House Panel Continues To Debate New Gun Restrictions
STEVE INSKEEP, HOST:
After a summer of appalling mass shootings, Congress is considering gun legislation. The White House is now involved, but Senate Majority Leader Mitch McConnell says any legislation doesn't matter much unless he learns that President Trump is willing to sign it.
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MITCH MCCONNELL: Until that happens, all of this is theatrics.
INSKEEP: Some Democrats have been talking with the White House, including our next guest, Senator Chris Coons. Senator, welcome back to the program on this September 11.
CHRIS COONS: Thank you, Steve. And as we talk on September 11, it's important to remember the sacrifice of thousands of Americans. We've lost 2,300 in Afghanistan and 4,400 in Iraq and have spent nearly $6 trillion in combating terrorism. Later today, we have a hearing on a bipartisan bill to improve our strategy. But today, let's focus on guns.
INSKEEP: Yeah, absolutely, because we've had these domestic acts of violence again and again. Do you feel, after your talks with the White House, that you know what the president wants?
COONS: No (laughter). Exactly one of the challenges of legislating with our president is that he can make a public commitment on Tuesday and then reverse himself and reject exactly the same bipartisan compromise on Thursday.
I am optimistic, after several conversations, that a bill that Senator Pat Toomey and I have written and introduced - the NICS Denial Notification Act, which requires that when a felon lies and tries to buy a gun in a gun store, lies on the background check form, there will be prompt notification to state police. It is a modest, reasonable initiative that would bring law enforcement in and give communities notification when someone who really shouldn't have a gun is trying to get one.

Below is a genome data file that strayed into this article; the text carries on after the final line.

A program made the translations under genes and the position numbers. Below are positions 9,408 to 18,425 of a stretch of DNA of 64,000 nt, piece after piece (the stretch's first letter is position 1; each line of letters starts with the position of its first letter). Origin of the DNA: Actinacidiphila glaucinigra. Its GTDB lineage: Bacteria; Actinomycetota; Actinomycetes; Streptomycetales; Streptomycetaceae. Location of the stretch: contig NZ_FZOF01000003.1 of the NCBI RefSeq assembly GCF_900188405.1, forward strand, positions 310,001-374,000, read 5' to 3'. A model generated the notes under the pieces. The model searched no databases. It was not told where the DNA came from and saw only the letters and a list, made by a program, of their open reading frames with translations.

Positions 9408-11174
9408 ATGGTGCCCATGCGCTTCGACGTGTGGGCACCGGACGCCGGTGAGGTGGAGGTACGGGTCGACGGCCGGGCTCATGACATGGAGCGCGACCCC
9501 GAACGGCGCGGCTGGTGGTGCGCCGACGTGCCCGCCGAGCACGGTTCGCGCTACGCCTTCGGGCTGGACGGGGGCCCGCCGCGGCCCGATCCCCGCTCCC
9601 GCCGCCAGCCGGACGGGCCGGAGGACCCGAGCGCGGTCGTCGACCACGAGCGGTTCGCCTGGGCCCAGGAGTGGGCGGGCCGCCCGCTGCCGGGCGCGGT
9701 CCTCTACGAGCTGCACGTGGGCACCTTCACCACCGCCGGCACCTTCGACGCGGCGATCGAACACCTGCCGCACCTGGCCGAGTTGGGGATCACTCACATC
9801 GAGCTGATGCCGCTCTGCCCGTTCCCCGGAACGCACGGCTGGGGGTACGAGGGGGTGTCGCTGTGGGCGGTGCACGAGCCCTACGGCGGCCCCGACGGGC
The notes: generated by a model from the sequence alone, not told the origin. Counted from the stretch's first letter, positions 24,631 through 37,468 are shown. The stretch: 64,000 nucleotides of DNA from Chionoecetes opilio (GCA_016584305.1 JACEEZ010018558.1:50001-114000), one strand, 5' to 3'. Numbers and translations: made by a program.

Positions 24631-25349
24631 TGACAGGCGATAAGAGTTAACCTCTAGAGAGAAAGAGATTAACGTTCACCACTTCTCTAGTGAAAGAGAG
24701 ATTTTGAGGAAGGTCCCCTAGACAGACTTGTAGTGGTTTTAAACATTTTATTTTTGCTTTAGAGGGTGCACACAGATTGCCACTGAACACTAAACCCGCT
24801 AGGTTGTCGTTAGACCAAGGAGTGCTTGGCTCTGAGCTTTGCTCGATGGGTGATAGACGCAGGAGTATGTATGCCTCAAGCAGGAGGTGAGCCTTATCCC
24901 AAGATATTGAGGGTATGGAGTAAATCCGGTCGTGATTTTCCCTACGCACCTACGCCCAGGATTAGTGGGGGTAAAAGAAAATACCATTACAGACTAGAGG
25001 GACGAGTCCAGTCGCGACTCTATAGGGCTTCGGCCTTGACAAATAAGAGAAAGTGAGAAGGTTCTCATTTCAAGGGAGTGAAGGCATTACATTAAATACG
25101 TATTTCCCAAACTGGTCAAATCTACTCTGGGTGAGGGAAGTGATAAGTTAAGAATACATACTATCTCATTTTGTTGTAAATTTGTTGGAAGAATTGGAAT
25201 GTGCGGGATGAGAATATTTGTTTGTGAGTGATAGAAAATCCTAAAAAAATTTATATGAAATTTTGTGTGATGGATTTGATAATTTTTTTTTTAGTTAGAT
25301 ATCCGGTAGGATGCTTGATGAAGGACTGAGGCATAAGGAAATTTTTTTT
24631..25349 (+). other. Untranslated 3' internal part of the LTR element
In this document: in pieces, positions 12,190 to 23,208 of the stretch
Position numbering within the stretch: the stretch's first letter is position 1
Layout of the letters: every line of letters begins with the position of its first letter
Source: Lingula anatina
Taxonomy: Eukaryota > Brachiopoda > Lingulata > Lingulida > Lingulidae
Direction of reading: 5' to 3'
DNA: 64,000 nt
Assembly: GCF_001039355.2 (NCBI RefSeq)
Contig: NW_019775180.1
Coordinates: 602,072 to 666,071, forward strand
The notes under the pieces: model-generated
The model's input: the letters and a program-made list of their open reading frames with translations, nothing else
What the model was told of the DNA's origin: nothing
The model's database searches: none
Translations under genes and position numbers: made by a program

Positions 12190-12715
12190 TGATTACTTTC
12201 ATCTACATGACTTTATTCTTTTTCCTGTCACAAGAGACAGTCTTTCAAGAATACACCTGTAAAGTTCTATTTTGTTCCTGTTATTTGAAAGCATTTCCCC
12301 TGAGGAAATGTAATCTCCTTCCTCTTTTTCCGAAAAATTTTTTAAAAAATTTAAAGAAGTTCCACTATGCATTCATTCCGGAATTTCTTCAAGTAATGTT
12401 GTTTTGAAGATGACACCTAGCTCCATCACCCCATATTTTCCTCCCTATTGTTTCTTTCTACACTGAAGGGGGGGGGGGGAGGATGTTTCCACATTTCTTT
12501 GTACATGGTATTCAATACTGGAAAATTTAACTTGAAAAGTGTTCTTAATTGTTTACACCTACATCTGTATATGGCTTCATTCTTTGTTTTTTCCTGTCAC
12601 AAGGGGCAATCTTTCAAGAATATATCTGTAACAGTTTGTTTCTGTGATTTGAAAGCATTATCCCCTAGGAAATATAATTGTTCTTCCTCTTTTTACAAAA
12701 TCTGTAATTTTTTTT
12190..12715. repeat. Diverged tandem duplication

INSKEEP: Who do you talk to when you're a Democratic senator and you head over to the White House to talk about gun control?
COONS: (Laughter) Well, my policy folks have talked to the head of legislative (ph) affairs, Eric Ueland. I've actually heard from Ivanka. We've texted and spoken several times. And I've mostly spoken with Senators Toomey and Graham on the Republican caucus and then Senators Murphy and Manchin and Blumenthal in my caucus. Over the last month, we've continually communicated to try and keep some forward movement on a whole package of ideas that we think are enactable. We should take up and vote on the bipartisan background check bill that the House sent us six months ago, but there are other things in addition to that that we could also do that I would support.
INSKEEP: Do the practical possibilities here seem awfully small, awfully narrow, to you compared to the way you see the problem?
COONS: Yes. I think there is a lot we could and should do in background checks, in taking weapons of war off the streets of the United States, in dealing with mental health and in improving the tools that communities and families have to deal with dangerous situations. But I'm concerned we will take very small steps, relative to the very large problem we have as a country with gun-related violence.
INSKEEP: You did allude just now to mental health, which is something that Republicans have been forceful in raising - or more forceful than some other possible measures. I presume you don't think mental health focus is sufficient here.
COONS: It's not, Steve. We don't do enough to provide support to individuals and families in crisis. It's also not a direct link. I think by overemphasizing mental health, we're further stigmatizing the 20% of adult Americans who have some mental health diagnosis. We need more research, and we need more resources to make sure we're caring for those who have mental health-related crises. But frankly, the wide availability of guns and, in particular, the ways in which we fail to enforce our existing laws and should strengthen our laws, such as background checks, to make it harder for those whom we all agree shouldn't have guns, like convicted felons, to get access to them.
INSKEEP: A new NPR/PBS NewsHour/Marist poll shows, again, broad public support for some gun control measures. But, of course, it's different for Republicans. Do you feel that Republicans have been able to make the political case for some kind of gun measure?
COONS: I think the politics of this are clear and that, in the upcoming election, the consequences in the country for the Republican Party if there's literally no movement, if there's nothing enacted, are significant. But what should drive us is wanting to improve the safety of our schools, our communities and our families.
INSKEEP: Senator Chris Coons, Democrat from Delaware, thanks so much.
COONS: Thank you, Steve.
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